Let $F\colon \mathcal{C}\rightarrow\mathcal{D}$ a functor. Then, one obtains a functor $\tilde F\colon \textbf{Set}^\mathcal{D}\rightarrow \textbf{Set}^\mathcal{C}$ (composing with $F$). I want to show that $\tilde F$ has a left adjoint by using Freyd's Adjoint Functor Theorem. I have checked all the assumptions but the existence of a weakly initial set of objects in the comma category $(G\downarrow\tilde F)$, where $G$ is any functor $\mathcal{C}\rightarrow \textbf{Set}$. That's where I have the problem. I think I have to choose a set of the form $\{ ( \mathcal{D}( FA, -),\eta^{A})\ \mid A\in |\mathcal{C}| \}$, but I don't know how to choose the natural transformations $\eta^A$ (or maybe I should take coproduts of representable functors?). Can anyone give me a hint?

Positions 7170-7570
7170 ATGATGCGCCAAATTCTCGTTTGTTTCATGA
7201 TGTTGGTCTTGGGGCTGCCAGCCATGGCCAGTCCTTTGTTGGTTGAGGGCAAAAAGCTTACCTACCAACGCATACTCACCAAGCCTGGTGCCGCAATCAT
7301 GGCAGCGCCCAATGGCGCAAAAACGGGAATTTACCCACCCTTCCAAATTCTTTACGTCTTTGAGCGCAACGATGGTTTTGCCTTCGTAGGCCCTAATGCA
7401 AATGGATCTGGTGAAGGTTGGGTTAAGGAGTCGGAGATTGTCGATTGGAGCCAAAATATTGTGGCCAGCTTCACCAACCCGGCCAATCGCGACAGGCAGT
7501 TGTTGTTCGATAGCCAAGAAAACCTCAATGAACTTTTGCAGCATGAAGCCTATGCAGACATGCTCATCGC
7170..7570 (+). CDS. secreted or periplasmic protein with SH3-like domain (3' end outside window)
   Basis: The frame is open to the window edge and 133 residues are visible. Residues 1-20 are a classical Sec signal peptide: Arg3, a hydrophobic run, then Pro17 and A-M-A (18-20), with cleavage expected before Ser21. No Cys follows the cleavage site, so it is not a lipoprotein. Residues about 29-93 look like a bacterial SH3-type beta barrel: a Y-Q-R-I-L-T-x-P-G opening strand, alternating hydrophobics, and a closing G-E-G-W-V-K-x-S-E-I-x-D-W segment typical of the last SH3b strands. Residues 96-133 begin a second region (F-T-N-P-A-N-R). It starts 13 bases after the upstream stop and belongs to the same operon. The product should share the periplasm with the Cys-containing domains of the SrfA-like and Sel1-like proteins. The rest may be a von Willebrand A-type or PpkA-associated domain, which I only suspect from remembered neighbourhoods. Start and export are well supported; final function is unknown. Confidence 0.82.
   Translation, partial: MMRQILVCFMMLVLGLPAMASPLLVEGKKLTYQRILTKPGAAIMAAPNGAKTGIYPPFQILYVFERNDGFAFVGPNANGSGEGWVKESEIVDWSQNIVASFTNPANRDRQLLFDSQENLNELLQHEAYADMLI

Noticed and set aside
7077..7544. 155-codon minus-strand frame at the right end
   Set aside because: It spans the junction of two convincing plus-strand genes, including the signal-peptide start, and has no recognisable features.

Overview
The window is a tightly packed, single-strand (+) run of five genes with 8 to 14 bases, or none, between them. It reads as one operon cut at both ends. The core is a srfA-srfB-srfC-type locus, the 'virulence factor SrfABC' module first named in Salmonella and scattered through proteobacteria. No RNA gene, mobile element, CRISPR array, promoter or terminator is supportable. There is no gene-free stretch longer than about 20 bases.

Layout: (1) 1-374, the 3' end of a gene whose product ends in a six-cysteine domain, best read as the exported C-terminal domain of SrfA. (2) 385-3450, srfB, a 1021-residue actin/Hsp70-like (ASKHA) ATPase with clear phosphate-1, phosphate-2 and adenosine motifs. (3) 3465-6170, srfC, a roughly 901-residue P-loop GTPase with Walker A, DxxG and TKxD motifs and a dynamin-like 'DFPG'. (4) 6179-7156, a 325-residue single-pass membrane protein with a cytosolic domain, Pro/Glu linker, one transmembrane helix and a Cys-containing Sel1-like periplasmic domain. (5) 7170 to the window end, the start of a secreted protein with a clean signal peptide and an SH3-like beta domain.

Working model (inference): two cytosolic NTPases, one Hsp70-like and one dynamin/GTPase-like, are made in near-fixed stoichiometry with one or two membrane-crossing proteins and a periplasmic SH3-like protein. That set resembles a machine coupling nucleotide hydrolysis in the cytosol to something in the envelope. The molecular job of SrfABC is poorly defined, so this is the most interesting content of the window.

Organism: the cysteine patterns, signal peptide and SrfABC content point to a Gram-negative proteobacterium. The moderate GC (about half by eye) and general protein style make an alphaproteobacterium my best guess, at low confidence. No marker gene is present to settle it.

• $\begingroup$ Presumably, you're assuming at least $\mathcal C$ (and probably also $\mathcal D$) is small, or else $\{(\mathcal D(FA,-),\eta^A)\mid A\in|\mathcal C|\}$ isn't a set because $|\mathcal C|$ isn't a set. $\endgroup$ – Derek Elkins Feb 21 '18 at 19:50
  • $\begingroup$ Also, for each $G$ you need to choose a weakly initial family, so presumably that family would depend on $G$ in some way. (Of course, in this case since we can directly describe the left adjoint, we could just write down the initial object in the comma category... You could cheat and work backwards to some plausible weakly initial family...) $\endgroup$ – Derek Elkins Feb 21 '18 at 19:55
  • $\begingroup$ Yes - both categories are assumed to be small. $\endgroup$ – J. Karen Feb 21 '18 at 23:32

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